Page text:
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All Documents in International Issues Tagged china

The Prevention and Control of Shipping and Port Emissions in China
Report
China is home to seven of the world's ten busiest container ports. About 26 percent of the world's containers pass through the top ten Chinese ports every year. Every ship and truck brings pollution along with its cargo.
Mercury Pollution: An End in Sight?
Work continues on a global treaty to solve the world's mercury pollution problem.

Overview
It will take an international solution to curb the world's mercury pollution problem -- and the United States should lead the way.
Summary of Recent Mercury Emission Limits for Power Plants in the United States and China
Fact Sheet
Both China and the United States have adopted landmark standards to curb mercury emissions among other pollutants as well from power plants, addressing the largest global source of mercury air pollution. Globally, coal-fired power plants are the largest source of mercury emissions, with China and the United States contributing a significant portion. In China, power plant emissions standards are expected to deliver mercury reductions in 2015, mainly through controls for other air pollutants, but nevertheless significant. In the U.S., significant mercury reductions are expected from coal-fired power plants beginning in 2016. Get document in pdf.
From Crisis to Opportunity
How China is Addressing Climate Change and Positioning Itself to be a Leader in Clean Energy

Fact Sheet
China and the United States are the world’s largest emitters of global warming pollution, and as both nations face an increasing dependence on foreign oil and dirty coal, their joint leadership is crucially needed to address global climate change and move the world to a clean energy economy. To combat global warming, China has committed to reduce its carbon intensity by 40 to 45 percent from 2005 levels by 2020, increase the share of non-fossil energy in its primary energy consumption to around 15 percent by 2020, and increase forest coverage.To meet these targets, China is moving to strategically establish itself as a leader in developing and deploying the clean energy solutions of the future: wind and solar power; advanced coal technology; electric vehicles, advanced batteries and high-speed rail; smart grid technology; and more energy efficient industries, buildings, lighting, and appliances.
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Documents Tagged china in All Sections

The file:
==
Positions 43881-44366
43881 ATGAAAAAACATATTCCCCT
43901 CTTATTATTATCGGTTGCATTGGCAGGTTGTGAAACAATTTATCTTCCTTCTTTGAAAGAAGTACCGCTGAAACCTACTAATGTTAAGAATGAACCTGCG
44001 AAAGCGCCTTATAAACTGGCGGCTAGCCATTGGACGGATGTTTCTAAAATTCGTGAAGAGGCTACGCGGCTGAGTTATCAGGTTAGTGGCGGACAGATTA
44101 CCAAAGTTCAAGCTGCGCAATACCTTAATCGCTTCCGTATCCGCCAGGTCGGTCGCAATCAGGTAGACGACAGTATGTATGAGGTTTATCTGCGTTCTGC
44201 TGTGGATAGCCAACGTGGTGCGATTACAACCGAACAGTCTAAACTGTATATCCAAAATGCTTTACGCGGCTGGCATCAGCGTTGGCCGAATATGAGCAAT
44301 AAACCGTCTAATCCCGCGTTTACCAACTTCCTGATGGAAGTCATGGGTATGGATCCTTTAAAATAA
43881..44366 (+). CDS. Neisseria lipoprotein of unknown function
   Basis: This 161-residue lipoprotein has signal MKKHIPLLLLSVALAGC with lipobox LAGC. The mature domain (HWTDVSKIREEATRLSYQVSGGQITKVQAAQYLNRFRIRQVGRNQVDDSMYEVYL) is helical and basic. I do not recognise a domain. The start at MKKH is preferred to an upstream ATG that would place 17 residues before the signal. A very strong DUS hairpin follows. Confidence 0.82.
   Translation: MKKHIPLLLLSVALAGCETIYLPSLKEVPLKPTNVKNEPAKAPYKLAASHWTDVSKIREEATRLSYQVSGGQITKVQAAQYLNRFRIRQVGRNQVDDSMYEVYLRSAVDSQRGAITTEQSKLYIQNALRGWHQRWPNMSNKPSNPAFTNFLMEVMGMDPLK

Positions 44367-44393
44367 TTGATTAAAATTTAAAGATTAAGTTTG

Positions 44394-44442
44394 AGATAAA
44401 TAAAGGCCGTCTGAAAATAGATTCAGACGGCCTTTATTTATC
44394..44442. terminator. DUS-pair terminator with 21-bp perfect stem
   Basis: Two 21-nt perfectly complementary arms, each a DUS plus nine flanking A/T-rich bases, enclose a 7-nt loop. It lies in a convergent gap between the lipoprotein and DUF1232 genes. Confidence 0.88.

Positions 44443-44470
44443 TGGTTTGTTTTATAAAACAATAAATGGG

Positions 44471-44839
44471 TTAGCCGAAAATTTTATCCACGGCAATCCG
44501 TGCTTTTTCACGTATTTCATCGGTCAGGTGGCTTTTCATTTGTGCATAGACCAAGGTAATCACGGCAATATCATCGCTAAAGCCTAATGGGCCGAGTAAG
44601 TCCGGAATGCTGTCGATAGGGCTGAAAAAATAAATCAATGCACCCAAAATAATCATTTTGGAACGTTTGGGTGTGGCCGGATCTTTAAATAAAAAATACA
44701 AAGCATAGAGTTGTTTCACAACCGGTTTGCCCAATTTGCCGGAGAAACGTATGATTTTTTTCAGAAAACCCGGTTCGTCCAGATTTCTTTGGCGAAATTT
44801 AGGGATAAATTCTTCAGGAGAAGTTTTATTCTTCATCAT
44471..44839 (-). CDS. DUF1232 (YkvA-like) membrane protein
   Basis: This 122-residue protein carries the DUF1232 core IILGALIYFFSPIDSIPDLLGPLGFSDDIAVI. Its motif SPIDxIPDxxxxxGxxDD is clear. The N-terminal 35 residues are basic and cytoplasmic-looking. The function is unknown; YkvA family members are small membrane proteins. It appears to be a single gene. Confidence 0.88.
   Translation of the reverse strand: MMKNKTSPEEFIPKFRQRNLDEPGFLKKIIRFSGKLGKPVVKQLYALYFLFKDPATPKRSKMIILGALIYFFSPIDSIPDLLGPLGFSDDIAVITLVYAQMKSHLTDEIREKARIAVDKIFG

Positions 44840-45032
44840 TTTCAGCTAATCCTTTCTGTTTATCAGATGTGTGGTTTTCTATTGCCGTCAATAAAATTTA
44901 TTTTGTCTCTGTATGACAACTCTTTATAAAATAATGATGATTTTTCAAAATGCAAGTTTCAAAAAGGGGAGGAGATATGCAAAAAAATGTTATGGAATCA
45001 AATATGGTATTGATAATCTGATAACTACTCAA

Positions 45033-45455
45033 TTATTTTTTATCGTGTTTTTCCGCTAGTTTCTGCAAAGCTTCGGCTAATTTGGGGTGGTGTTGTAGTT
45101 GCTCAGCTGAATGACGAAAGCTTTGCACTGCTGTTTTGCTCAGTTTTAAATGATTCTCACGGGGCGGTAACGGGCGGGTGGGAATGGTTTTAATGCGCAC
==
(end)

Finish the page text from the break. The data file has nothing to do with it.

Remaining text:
Living Building Challenge Petal Certification in China
NRDC's Beijing Office

Overview
The simple design for the NRDC Beijing office was intentional with the purpose of using fewer construction materials than a traditional private office design in order to meet aggressive environmental goals.
Clean By Design
Revolutionizing the Textile Supply Chain with Market-Based Strategies that Reduce Pollution and Improve Efficiency

Overview
The massive amounts of coal burned by Chinese textile plants spread pollution across the globe. NRDC and the Council of Fashion Designers of America are working to reduce pollution by changing the way the textile industry operates and making factories cleaner.
NRDC is Leading the Way Towards Climate Solutions for China
Fact Sheet
China’s rapid development has created urgent environmental and energy challenges—-but it also presents a unique opportunity to help shape a low-carbon, sustainable development pathway for China that would have significant benefits both for China and the world. For nearly 15 years, the Natural Resources Defense Council (NRDC) has been working to strengthen environmental protection and reduce energy consumption and greenhouse gas (GHG) emissions in China by working with central and local governments, research institutes, environmental groups, and businesses to develop the policies and tools needed to address China’s climate and energy challenges.
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Cutting Through the Fog with China’s First Pollution Information Transparency Index (PITI)
Fact Sheet
Developing a coordinated international effort to reduce greenhouse gas emissions requires, among other things, that countries have confidence in each others’ capacity to monitor and mitigate their GHG emissions. Reliable emissions data in turn relies on the existence of governance systems that make energy and environmental information transparent and publicly available. In May 2008, the Chinese government took a critical step toward furthering environmental transparency by adopting a pair of sweeping  pollution disclosure measures that for the first time required government bodies at all levels to make certain pollution information publicly available. The Institute of Public & Environmental Affairs (IPE) and the Natural Resources Defense Council developed a Pollution Information Transparency Index (PITI) to carry out a systematic assessment of the first year of implementation for these regulations.
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For additional policy documents, see the NRDC Document Bank.
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